My grandfather David Ben Mordechai (Z״L) and I would always end our phone calls with the sentence “אחרי החגים“ (after the holidays). This was our promise to each other that we would see each other latest after the next holiday. It always sounded so simple and probably would have been, but priorities have always been different and thus we could have seen each other more often. This understanding however comes in most cases too late.
As the new calendric year, 2021 is about to begin it is time to look back to the last 12 months. Also probably something that we should do more often in order to reflect but in most cases, it is a good idea that falls by the wayside. But the year 2020 has been no regular year, far from a „normal“ year where you rush from day to day, week to week or holiday to holiday. For me this year is very closely related to the Kabbalistic Concept of “אין סוף“ (Ein Sof) or infinity.
It all started with the infinite running practice in order to be prepared for the Jerusalem Marathon as a member of Team Shalva. I cannot recall how many kilometers I was running in order to be fit and ready for the run in front of the historical scenery of Jerusalem. But soon all this practice turned into an infinite waiting if this marathon would take place due to the continuing raising of numbers of the worldwide pandemic. At the end of the day, it was the only logical consequence that an event of this kind could not take place. What a disappointment for everybody, but, to give up was not an option as this running was for a greater cause – for the kids and their families of Shalva. Thus, I decided to run the half-marathon as intended but not in Jerusalem but in Berlin. It seemed to be an infinite race, even though it still remained to be 21km.
The year continued with the next loop of infinity, or better known as uncertainty. We stumbled from lockdown to lockdown hoping that the good weather in the summer would bring us the highly needed break into the new situation. And yes, the summer month seemed to be close to normal as most of our lives continued as if the virus didn’t exist. Traveling, visiting of family and friends even the schooling celebration for our second daughter was possible. The normal life as we knew it seemed to be back, but it would be a new kind of normal. Soon, the infinite reminders and warnings about the upcoming second wave would take over most of the daily small talk among families and friends. Everybody tried to do the best out of it – some being more cautious than others.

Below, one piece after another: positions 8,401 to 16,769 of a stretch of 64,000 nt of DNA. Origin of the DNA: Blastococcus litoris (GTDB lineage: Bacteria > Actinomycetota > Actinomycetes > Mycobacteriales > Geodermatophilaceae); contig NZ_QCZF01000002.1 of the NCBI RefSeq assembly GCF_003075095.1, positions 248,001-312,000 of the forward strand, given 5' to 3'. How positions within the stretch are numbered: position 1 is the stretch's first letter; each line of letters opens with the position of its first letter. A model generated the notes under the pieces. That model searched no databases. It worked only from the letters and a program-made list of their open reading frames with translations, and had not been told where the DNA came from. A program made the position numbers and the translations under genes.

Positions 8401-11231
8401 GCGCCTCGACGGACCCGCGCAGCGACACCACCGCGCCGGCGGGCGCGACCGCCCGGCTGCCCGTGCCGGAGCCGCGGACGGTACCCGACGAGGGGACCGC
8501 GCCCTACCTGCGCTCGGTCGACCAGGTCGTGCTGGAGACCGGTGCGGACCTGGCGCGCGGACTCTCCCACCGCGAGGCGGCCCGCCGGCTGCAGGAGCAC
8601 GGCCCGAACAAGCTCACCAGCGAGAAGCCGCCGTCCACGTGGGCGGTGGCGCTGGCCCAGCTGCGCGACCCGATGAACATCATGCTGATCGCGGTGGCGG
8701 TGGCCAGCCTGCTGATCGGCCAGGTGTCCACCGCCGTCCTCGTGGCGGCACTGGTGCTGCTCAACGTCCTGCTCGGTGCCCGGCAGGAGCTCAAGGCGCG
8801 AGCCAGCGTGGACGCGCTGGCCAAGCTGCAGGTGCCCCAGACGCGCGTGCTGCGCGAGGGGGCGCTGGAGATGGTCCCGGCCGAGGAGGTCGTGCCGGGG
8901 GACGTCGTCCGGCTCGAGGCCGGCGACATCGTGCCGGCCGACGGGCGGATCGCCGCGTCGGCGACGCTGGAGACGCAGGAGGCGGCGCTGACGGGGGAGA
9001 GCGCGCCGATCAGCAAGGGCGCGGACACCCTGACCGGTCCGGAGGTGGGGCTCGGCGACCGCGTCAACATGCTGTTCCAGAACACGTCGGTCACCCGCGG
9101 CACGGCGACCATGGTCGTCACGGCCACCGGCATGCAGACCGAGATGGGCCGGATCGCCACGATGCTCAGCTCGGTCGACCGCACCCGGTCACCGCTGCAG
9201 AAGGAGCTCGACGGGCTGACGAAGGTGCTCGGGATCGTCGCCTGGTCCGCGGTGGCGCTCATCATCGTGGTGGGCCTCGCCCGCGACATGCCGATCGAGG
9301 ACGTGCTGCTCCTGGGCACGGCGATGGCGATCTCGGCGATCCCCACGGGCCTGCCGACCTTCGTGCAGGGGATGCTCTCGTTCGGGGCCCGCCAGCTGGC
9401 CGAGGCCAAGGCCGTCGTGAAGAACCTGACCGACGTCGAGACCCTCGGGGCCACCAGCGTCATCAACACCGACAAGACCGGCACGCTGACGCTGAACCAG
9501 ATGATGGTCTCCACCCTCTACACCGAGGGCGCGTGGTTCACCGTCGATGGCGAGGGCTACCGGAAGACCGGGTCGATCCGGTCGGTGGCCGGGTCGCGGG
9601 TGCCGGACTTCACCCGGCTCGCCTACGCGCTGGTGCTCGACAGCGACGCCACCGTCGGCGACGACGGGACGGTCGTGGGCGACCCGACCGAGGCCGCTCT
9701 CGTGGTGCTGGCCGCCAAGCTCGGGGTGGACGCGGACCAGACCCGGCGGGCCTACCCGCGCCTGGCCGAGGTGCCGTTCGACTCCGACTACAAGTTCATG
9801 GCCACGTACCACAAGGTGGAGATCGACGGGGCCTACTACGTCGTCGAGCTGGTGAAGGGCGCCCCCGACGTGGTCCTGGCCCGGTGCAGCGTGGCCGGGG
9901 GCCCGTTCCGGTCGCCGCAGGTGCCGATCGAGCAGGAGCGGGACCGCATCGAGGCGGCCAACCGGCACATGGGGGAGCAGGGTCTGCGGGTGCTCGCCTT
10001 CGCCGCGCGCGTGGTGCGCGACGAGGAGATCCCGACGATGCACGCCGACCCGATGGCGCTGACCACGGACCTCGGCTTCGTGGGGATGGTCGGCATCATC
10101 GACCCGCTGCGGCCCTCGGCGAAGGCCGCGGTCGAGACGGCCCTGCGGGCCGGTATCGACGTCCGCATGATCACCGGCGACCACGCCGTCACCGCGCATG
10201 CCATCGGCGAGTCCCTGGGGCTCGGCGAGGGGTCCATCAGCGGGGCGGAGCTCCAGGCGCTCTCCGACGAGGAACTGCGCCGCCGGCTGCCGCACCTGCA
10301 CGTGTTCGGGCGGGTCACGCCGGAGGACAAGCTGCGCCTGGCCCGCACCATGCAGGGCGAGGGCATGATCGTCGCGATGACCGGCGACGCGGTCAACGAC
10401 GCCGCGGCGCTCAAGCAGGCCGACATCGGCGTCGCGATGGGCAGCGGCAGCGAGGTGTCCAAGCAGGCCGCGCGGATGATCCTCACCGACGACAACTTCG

The beginning of the holiday season for the new Jewish year 5781 was also different than in the years before. The hopes to be together with the family soon ended up in the situation that we either had to sign up to participate at services and if we would get hold of a limited seat the most loyal companion was your face mask. Thus, it all started with another infinite round of being separated from most of the ones we love and need. Don’t want to imagine what this meant to the kids of Shalva, who needed their daily support at the Shalva National Center in Jerusalem.
Nonetheless, there was also light at the end of the tunnel – a vaccine. Of course, it was also somehow an infinite story about development, testing, regulation as vaccine development is a long, complex process. Now, we all look forward to that little injection. Last but not least, my year doesn’t end with infinite running but rather with a multiple of the number eight (infinity). By the end of the year 2020 my legs, shoes and gear will have carried me over 800km – a hundred times infinity.
As Team Shalva will also not participate at the Jerusalem Marathon in 2021 (despite if it takes place at all) I might have to reassign my donation goal and hope to collect with your help a multiple of the number eight (שמונה) per kilometer I run. Maybe a suitable goal would be $6.400 as I was running 800km in 2020 ;-). Anything you can give would help me reach my goal, and together we’ll be supporting this truly special place in Jerusalem. Thank you in advance for your help and generosity.
By the way, my grandfather would have turned 100 years this year.